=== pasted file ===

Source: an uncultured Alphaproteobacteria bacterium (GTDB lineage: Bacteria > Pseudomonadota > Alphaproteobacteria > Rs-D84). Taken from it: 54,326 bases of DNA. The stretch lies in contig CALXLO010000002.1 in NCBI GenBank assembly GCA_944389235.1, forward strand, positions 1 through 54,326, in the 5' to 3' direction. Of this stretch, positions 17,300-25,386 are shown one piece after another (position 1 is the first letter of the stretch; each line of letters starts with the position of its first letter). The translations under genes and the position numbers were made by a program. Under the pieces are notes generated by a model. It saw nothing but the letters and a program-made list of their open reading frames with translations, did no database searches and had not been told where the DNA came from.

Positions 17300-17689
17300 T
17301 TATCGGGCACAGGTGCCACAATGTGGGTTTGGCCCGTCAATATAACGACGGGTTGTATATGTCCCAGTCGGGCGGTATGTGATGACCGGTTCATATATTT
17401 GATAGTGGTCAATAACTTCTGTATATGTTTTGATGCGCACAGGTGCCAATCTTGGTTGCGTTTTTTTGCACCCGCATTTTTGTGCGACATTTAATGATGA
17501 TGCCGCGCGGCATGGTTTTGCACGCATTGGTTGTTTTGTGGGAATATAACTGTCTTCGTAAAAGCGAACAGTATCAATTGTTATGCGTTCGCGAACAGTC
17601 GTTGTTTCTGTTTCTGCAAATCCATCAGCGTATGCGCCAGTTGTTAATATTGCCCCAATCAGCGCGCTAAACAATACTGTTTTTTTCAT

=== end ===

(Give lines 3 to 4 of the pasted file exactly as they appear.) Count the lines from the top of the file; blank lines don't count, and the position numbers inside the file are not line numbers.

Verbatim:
17300 T
17301 TATCGGGCACAGGTGCCACAATGTGGGTTTGGCCCGTCAATATAACGACGGGTTGTATATGTCCCAGTCGGGCGGTATGTGATGACCGGTTCATATATTT